“Correctional education” refers to a wide variety of educational programs available to men and women under correctional supervision. The types of programs range from basic skills training to college and vocational training that provide the skills necessary for people to obtain employment upon release.
Correctional educational programs include:
- Adult Basic Education (ABE): Basic skills training in math, reading, writing, and English as a Second Language (ESL)
- Adult Secondary Education: Instruction for the GED tests or another certificate of high school equivalency
- Vocational Education: Training to prepare individuals for general positions of employment as well as skills related to specific jobs and/or industries
- College Coursework: Advanced college coursework, where credits may be applied toward an associate, bachelor’s, or master’s degree
- Special Education: Educational training designed for individuals with disabilities or other special needs
- Study Release: Release of individuals from correctional supervision for participation in coursework or training offered outside of a prison or jail
- Life Skills/Competency-Based Education: Wide variety of programs that focus on providing individuals with communication skills, job and financial skill development, education, interpersonal and family relationship development, as well as stress and anger management
Education programs can play a critical role in the successful reentry of individuals returning home from incarceration. A growing body of research has shown a link between education programs, decreased recidivism rates, and positive employment outcomes. For instance, a meta-analysis by the RAND Corporation found that individuals who participated in a correctional education program had 43 percent lower odds of recidivating than those who did not, with 13 percent higher odds of obtaining a job after release.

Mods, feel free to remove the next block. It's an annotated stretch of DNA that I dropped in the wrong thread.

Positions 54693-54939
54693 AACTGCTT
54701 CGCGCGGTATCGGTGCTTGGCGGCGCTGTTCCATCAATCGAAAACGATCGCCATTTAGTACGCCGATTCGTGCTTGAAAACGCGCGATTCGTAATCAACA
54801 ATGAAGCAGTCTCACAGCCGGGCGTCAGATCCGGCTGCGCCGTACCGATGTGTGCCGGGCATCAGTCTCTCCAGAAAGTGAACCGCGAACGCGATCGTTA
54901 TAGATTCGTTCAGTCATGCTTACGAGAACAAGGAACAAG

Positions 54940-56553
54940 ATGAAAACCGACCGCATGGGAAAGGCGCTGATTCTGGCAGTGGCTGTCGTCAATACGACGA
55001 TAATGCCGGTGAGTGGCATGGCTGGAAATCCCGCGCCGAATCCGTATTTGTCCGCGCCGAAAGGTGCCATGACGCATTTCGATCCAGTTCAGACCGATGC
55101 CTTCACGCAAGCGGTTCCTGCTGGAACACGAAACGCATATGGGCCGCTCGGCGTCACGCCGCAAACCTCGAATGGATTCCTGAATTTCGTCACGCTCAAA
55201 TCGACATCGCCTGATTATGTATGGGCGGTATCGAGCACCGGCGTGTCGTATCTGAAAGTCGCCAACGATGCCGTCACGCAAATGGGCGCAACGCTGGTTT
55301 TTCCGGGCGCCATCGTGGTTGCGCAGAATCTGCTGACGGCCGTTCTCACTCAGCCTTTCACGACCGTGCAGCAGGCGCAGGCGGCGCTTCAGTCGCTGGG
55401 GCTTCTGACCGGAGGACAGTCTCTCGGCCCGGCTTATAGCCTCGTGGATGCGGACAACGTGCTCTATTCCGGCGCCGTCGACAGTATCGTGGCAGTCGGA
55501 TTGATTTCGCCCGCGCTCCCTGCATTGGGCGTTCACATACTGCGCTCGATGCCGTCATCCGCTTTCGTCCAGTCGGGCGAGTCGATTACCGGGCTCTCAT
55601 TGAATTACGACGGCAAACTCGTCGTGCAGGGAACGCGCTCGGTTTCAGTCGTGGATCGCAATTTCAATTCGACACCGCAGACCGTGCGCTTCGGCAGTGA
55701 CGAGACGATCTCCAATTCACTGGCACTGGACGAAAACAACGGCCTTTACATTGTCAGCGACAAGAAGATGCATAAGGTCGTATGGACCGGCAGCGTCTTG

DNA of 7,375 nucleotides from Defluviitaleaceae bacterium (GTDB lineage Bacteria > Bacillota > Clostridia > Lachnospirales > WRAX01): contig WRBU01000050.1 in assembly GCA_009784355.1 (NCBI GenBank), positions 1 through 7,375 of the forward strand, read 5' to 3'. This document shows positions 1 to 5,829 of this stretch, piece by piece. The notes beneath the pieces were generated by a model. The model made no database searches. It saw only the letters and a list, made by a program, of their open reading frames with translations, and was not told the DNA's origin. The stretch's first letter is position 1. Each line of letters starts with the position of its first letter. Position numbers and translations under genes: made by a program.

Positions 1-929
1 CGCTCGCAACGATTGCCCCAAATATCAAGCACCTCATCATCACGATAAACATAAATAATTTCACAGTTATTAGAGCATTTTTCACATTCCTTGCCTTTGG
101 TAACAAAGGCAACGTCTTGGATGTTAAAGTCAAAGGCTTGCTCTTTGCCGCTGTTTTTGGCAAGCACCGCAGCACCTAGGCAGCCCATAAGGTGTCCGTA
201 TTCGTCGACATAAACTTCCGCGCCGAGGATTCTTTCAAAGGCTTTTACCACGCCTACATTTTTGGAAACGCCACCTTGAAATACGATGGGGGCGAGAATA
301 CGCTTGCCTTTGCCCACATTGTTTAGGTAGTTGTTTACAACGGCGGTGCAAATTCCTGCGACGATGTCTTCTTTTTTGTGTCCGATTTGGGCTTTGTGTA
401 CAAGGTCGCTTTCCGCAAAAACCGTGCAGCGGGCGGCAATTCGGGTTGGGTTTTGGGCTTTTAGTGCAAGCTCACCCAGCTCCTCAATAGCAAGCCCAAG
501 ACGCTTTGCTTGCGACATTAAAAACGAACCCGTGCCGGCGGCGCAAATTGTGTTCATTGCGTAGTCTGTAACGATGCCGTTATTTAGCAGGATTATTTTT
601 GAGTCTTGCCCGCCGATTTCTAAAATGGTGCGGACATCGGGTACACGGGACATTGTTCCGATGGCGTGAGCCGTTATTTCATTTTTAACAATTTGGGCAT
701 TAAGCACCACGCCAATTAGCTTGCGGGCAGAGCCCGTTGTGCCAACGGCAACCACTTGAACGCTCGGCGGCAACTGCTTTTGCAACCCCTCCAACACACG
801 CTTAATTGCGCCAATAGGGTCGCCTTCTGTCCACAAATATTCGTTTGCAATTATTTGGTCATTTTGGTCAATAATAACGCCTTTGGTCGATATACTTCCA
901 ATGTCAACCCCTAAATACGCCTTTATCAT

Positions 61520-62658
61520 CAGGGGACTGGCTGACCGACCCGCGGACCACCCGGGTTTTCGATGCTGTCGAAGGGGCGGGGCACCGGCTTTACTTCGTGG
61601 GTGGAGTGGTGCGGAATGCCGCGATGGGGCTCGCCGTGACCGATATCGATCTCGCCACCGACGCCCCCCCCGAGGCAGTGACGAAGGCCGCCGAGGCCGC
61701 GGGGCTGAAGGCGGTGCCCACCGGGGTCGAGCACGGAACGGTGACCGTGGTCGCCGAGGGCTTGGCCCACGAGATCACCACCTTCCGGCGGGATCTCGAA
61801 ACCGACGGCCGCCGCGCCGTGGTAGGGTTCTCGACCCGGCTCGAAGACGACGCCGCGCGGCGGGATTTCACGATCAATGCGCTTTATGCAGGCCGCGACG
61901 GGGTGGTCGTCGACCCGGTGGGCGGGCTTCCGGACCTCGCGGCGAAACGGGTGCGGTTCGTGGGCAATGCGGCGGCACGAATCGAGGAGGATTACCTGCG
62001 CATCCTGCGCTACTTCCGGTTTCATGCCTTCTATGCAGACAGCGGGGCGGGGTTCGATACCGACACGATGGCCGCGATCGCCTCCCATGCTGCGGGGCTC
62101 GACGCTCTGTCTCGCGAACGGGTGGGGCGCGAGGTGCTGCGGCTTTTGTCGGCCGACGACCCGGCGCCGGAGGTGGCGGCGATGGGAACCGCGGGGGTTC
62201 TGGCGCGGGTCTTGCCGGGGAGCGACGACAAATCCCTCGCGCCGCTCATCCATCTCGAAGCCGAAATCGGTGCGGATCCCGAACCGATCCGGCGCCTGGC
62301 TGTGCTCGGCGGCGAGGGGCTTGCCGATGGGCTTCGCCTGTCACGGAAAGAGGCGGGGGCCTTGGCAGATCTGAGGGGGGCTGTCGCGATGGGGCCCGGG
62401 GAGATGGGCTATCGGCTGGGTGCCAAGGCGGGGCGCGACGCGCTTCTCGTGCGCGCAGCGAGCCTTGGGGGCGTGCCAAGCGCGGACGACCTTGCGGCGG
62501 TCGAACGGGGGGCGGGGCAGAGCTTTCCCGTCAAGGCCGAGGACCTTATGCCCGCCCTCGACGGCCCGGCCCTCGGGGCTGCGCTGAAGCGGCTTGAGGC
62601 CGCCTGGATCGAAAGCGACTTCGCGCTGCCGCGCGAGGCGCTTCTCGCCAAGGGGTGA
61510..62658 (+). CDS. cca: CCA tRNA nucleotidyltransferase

Based on a survey that the CSG Justice Center and the Council of Juvenile Correctional Administrators conducted with juvenile correctional agencies in all 50 states, this issue brief highlights key findings and provides state and local policymakers with policy and practice recommendations to improve college and career readiness for incarcerated youth.
This publication provides the result of a comprehensive evaluation on the state of correctional education programs for adults and juveniles. The report includes a meta-analysis on correctional education’s effects on recidivism and post-employment outcomes for adults, as well as a synthesis of research on programs for youth.
This is a snapshot of accomplishments and the current agenda from federal agencies to advance the educational opportunities of individuals involved with the justice system. It also provides a list of key resources on education.
Addressing the Unmet Educational Needs of Children and Youth in the Juvenile Justice and Child Welfare SystemsCenter for Juvenile Justice Reform (2010)
This paper outlines potential strategies, programs and resources for effectively collaborating across systems to improve the educational outcomes for crossover youth who are involved in both the juvenile justice and child welfare systems.
This publication introduces a correctional education reentry model, developed by the Office of Vocational and Adult Education of the U.S. Department of Education. The model aligns education services in correctional institutions and the community, establishes strong program infrastructure, and integrates education into the corrections system.